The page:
How to Keep Student Loan Debt to a Minimum
If you are finding that you need help to pay for college and are considering taking out a student loan, you should prepare to be smart with the funds you get. While it can be tempting to borrow a large sum of money if it is offered to you, years down the road you will likely regret this move when the time comes for you to pay the loan back. If you want to avoid ending up with student loan debt that requires a monthly payment equal to your mortgage, you should learn how to keep this cost to a minimum.
Be Realistic When Looking at School Tuition
First of all, if your desired major is offered at most colleges, you should consider enrolling in a school that offers you the most for your money. This is often a local state college. Depending on how far along you are in school, you may even want to attend a community college, where you can usually get your basic introductory classes completed and which usually costs less per semester than a four-year institution. Look at the tuition of all the colleges you are interested in, keeping in mind that you will likely have less student loan debt if you end up graduating from one of the more affordable schools.
Get Grants and Scholarships When Possible
Of course, if you are fortunate enough to be offered a great financial aid package that includes just a small amount of loan assistance, or perhaps none at all, you should strongly consider it. Grants and scholarships do not need to be paid back like student loans do, and so if you get these you may be able to afford a more expensive school.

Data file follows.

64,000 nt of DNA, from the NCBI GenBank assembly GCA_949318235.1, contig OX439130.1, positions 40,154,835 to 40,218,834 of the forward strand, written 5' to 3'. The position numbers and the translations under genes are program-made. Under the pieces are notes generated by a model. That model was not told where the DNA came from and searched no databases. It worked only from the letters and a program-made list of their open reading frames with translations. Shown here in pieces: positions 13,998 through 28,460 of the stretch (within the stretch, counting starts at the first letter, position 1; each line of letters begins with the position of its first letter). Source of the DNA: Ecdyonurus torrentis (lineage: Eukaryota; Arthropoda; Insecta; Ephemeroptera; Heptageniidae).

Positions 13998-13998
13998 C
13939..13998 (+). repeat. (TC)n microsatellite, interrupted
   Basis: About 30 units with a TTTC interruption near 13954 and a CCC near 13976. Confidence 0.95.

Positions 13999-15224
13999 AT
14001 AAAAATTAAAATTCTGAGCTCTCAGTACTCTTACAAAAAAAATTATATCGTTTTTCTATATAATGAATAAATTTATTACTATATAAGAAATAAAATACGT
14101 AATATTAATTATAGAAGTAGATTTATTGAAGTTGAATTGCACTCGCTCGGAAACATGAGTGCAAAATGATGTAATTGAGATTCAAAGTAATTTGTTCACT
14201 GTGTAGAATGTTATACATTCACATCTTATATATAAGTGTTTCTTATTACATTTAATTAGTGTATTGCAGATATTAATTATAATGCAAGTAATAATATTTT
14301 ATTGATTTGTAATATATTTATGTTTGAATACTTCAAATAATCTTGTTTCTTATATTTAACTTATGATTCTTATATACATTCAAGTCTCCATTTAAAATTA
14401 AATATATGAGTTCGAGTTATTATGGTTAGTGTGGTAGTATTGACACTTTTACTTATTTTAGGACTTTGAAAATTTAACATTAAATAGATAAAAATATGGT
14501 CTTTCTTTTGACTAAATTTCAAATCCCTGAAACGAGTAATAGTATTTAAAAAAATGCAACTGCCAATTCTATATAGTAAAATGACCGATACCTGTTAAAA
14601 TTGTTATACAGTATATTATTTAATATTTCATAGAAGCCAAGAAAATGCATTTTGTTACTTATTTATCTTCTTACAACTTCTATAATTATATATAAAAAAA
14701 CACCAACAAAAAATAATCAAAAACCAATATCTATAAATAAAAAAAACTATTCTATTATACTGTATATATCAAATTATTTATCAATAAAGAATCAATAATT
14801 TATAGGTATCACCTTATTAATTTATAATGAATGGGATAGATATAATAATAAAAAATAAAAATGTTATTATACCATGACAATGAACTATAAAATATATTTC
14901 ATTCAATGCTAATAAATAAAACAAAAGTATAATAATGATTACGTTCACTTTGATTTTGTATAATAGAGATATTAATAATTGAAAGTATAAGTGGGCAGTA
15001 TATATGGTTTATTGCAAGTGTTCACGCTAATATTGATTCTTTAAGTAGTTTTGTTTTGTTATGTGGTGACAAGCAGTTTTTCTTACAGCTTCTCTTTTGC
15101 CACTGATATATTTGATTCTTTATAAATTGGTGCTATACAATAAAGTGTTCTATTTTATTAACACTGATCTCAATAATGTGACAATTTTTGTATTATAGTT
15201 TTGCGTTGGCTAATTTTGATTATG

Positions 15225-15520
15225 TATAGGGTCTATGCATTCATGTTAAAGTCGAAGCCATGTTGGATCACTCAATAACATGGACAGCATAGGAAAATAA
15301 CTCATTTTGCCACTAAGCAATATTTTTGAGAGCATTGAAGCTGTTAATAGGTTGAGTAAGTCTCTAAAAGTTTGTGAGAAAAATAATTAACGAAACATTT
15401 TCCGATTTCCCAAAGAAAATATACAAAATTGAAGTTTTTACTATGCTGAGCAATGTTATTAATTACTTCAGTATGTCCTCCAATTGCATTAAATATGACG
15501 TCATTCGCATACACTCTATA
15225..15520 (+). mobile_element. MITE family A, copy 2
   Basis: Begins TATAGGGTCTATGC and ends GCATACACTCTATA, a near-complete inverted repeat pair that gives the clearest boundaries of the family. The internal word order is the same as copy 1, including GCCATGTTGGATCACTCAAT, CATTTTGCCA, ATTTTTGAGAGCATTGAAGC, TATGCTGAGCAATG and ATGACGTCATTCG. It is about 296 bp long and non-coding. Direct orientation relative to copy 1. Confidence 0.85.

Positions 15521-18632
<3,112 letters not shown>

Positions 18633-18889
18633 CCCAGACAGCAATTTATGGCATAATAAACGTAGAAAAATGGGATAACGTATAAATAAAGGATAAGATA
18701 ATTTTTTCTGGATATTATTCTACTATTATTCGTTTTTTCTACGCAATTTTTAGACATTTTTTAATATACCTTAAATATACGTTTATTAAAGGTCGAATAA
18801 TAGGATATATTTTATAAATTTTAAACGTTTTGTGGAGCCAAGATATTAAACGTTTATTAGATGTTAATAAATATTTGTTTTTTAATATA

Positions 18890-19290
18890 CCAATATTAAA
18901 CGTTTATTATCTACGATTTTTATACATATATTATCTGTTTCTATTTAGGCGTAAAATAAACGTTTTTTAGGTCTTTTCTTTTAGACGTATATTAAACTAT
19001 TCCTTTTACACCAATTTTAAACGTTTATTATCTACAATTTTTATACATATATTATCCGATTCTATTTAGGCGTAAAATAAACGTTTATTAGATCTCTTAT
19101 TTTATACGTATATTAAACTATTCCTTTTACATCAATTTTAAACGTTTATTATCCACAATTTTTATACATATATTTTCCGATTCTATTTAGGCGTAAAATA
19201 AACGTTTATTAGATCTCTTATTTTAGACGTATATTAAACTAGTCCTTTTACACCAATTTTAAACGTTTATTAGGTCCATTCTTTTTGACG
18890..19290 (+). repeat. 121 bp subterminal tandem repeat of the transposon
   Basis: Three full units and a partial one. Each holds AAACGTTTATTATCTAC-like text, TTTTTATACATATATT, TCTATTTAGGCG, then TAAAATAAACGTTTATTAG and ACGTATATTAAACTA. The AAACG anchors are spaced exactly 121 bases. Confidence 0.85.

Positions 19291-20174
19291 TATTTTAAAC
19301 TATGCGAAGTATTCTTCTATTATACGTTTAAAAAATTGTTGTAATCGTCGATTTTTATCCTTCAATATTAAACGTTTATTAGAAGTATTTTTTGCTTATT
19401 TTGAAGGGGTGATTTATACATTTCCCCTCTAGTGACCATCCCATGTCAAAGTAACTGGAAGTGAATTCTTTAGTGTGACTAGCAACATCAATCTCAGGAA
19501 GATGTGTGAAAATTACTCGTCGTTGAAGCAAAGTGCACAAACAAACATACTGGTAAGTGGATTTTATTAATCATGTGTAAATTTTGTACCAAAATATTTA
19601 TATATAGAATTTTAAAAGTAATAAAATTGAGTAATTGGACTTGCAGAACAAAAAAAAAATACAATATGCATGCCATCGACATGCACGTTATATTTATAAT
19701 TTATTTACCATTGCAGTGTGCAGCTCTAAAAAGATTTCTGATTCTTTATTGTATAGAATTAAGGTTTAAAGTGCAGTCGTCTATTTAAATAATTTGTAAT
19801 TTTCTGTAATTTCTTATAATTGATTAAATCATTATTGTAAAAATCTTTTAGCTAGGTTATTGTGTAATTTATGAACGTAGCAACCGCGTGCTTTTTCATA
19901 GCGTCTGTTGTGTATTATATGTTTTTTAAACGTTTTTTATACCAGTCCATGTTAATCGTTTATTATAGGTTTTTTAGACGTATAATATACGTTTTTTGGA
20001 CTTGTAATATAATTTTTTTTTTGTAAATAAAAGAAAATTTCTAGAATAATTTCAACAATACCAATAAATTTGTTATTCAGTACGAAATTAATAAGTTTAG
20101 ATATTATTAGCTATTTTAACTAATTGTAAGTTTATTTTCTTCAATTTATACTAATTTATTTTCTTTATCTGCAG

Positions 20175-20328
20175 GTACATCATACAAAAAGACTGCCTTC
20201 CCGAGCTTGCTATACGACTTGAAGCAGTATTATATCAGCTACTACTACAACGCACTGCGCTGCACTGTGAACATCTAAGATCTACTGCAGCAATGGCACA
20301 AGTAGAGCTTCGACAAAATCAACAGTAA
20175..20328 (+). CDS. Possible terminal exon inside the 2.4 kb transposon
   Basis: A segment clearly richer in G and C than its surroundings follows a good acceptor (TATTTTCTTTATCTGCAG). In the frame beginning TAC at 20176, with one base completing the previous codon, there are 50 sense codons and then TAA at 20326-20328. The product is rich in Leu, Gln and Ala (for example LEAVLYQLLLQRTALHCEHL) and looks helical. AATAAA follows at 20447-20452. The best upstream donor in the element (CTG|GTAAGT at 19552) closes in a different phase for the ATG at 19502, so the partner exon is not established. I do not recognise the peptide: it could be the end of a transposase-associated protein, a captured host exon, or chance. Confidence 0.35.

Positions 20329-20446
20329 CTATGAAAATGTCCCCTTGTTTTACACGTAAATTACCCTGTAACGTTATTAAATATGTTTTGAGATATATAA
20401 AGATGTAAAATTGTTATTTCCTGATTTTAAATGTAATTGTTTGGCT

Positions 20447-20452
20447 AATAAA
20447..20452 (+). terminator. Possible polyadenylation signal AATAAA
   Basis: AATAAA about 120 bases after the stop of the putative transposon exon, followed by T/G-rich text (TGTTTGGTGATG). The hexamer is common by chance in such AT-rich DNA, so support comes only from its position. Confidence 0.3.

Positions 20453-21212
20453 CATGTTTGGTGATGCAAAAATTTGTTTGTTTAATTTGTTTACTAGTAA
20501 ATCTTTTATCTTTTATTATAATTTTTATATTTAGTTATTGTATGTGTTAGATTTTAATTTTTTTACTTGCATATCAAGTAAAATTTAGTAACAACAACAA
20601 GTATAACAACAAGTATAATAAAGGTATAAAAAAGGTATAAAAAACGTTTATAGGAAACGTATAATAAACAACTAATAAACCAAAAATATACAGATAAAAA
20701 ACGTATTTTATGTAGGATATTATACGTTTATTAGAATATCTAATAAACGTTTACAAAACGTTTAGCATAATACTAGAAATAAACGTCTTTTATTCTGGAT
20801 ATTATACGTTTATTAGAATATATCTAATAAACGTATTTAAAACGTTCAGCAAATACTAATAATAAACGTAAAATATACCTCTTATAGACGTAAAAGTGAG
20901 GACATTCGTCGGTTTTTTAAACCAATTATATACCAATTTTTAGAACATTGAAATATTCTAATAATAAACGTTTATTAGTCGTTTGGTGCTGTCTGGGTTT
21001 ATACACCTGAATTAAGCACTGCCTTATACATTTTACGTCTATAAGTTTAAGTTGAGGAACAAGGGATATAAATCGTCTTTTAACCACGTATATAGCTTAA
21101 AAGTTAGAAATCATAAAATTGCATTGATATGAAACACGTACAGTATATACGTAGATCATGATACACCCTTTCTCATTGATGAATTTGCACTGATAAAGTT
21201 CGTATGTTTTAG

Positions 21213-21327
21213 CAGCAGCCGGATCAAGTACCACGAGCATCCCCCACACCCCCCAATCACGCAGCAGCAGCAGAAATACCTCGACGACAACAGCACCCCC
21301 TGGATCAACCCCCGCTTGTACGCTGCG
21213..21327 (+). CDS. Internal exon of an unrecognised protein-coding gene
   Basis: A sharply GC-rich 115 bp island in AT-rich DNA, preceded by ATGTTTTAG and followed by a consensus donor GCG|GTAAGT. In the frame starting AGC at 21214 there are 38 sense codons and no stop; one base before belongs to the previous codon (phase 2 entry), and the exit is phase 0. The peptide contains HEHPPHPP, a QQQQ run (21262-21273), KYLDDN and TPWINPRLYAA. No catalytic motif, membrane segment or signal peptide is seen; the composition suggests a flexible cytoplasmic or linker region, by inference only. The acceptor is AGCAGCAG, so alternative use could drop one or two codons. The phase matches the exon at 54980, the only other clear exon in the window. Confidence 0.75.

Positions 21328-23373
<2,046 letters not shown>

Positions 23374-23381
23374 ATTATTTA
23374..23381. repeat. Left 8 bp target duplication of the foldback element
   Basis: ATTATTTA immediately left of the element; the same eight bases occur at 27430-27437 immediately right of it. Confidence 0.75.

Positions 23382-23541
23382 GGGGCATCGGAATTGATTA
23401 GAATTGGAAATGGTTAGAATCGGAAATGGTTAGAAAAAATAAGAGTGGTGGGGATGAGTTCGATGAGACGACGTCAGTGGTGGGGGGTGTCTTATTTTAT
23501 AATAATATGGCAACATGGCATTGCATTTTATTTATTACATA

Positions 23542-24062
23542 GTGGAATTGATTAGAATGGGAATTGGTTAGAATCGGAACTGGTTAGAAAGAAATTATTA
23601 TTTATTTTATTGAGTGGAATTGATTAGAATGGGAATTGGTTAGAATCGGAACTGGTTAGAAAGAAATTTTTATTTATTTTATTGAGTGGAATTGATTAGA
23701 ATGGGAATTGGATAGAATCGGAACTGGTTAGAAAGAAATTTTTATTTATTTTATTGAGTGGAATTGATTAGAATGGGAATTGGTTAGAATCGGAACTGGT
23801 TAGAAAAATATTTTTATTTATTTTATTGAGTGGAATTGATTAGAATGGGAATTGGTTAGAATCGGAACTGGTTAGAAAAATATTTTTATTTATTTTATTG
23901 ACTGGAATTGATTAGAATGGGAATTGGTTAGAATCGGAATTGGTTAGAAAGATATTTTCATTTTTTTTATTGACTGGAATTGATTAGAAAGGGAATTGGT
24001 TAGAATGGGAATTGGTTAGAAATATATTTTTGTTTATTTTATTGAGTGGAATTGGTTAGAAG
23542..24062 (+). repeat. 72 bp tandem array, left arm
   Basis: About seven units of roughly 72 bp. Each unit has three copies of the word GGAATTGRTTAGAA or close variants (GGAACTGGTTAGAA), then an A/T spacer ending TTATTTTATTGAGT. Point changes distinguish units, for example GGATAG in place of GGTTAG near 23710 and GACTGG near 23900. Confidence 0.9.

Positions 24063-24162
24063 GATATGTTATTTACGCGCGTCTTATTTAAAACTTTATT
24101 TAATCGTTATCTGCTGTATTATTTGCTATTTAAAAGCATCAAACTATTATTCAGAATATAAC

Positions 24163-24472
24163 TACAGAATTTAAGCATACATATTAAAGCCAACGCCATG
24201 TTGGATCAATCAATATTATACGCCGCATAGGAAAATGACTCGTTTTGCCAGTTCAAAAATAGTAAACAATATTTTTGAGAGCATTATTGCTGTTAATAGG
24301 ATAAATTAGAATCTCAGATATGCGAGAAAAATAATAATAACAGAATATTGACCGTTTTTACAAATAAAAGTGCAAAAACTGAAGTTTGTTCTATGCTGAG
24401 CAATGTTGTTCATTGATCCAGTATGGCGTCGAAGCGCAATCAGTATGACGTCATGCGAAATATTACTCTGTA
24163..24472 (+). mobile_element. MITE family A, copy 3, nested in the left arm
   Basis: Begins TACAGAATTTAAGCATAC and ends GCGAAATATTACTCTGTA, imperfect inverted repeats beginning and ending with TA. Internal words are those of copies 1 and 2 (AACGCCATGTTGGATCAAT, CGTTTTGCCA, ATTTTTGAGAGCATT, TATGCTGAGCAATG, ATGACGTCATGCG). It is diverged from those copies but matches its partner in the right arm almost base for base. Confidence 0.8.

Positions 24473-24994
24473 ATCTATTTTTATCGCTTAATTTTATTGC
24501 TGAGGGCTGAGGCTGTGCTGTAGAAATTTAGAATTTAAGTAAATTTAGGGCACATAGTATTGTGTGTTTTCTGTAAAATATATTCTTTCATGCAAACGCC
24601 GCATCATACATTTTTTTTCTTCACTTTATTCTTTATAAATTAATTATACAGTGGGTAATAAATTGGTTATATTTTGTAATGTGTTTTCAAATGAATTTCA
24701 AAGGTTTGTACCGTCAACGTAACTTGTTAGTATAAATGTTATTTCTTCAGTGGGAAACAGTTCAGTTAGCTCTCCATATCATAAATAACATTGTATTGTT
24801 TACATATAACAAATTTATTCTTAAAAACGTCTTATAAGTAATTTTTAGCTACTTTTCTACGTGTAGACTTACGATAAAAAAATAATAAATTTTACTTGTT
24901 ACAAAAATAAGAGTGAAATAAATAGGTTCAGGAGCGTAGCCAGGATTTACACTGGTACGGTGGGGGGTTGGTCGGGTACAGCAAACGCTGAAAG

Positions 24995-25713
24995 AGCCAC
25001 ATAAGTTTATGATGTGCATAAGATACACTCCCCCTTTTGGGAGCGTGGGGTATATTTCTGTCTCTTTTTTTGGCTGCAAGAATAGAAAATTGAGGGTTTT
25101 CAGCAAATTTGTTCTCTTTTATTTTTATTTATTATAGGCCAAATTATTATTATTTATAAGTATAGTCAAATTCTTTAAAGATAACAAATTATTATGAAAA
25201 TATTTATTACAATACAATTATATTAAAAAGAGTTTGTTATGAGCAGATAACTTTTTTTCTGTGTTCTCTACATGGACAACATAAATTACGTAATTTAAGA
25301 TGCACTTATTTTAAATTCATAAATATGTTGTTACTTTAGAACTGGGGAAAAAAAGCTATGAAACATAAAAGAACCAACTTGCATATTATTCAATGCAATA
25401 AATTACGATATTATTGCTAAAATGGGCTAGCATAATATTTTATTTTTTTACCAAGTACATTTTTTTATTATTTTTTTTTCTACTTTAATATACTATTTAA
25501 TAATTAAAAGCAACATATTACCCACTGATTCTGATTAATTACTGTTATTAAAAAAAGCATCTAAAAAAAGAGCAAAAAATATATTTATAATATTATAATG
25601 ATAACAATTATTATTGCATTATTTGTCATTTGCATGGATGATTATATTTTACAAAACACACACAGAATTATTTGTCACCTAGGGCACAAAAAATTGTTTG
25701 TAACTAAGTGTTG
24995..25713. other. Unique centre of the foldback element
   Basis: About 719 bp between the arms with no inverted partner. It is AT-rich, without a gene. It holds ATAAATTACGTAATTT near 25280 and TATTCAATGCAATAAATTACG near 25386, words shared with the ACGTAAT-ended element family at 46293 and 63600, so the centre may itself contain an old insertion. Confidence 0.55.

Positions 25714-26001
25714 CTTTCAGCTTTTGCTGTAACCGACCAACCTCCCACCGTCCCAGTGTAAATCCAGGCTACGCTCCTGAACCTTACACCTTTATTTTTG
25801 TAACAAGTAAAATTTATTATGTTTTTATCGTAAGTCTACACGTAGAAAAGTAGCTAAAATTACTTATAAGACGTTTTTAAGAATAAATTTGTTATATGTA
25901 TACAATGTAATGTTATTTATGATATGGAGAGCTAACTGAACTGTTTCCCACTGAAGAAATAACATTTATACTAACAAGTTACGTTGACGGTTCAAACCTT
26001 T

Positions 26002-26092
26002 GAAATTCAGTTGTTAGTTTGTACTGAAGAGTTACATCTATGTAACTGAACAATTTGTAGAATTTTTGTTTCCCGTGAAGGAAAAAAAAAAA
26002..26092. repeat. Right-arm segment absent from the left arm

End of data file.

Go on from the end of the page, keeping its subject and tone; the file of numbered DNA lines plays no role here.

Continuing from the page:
Scholarships and grants are highly sought after, but you have a good chance of getting at least one when you apply for several of them. Once you know what kind of free financial aid you can get, you can decide if it is worth it for you potentially take on some student loan debt to be able to cover the balance of the tutition you need to pay for the costlier college.
Don’t Take More Than You Need
If you do have to endure student loan debt to pay for tuition, try to keep the total to a minimum. Many students take out more loans than they need so they can buy a car, computer or other consumer goods they could not normally afford. But they have a rude awakening when they have to start repaying the loans a few years later.
It may be nice to get your hands on a large sum of money now instead of waiting until you get a full-time job and can afford a larger loan, but that money comes with a price. It’s called interest, and it can get out of hand within just a few years. If you need to buy a car or other costly items, you should consider getting a job or a paid internship if you do not already have one. If you still cannot afford the things you want, this might give you motivation to apply for more grants and scholarships to help you out a little with money as you go through college.
It may be tough now to avoid taking on more student loan debt than you need, but in a few years, you will be glad you exercised some restraint. You do not want to graduate from college with thousands of dollars to pay back over the next five, 10 or even 20 years. Minimizing your student loan debt can keep you from ever having to face this kind of scenario.